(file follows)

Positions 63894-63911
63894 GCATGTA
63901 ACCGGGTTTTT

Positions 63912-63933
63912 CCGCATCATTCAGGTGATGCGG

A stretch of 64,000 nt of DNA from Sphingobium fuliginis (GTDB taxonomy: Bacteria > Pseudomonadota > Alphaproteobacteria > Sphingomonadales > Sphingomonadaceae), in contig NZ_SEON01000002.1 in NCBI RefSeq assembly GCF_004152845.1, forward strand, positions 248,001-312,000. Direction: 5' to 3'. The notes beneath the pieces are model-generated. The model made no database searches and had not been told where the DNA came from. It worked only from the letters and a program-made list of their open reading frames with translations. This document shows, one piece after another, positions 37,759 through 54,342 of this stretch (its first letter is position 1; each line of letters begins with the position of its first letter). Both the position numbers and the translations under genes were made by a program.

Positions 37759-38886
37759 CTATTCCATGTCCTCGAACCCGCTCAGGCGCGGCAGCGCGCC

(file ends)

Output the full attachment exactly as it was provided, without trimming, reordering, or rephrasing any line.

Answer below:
Positions 63894-63911
63894 GCATGTA
63901 ACCGGGTTTTT

Positions 63912-63933
63912 CCGCATCATTCAGGTGATGCGG

A stretch of 64,000 nt of DNA from Sphingobium fuliginis (GTDB taxonomy: Bacteria > Pseudomonadota > Alphaproteobacteria > Sphingomonadales > Sphingomonadaceae), in contig NZ_SEON01000002.1 in NCBI RefSeq assembly GCF_004152845.1, forward strand, positions 248,001-312,000. Direction: 5' to 3'. The notes beneath the pieces are model-generated. The model made no database searches and had not been told where the DNA came from. It worked only from the letters and a program-made list of their open reading frames with translations. This document shows, one piece after another, positions 37,759 through 54,342 of this stretch (its first letter is position 1; each line of letters begins with the position of its first letter). Both the position numbers and the translations under genes were made by a program.

Positions 37759-38886
37759 CTATTCCATGTCCTCGAACCCGCTCAGGCGCGGCAGCGCGCC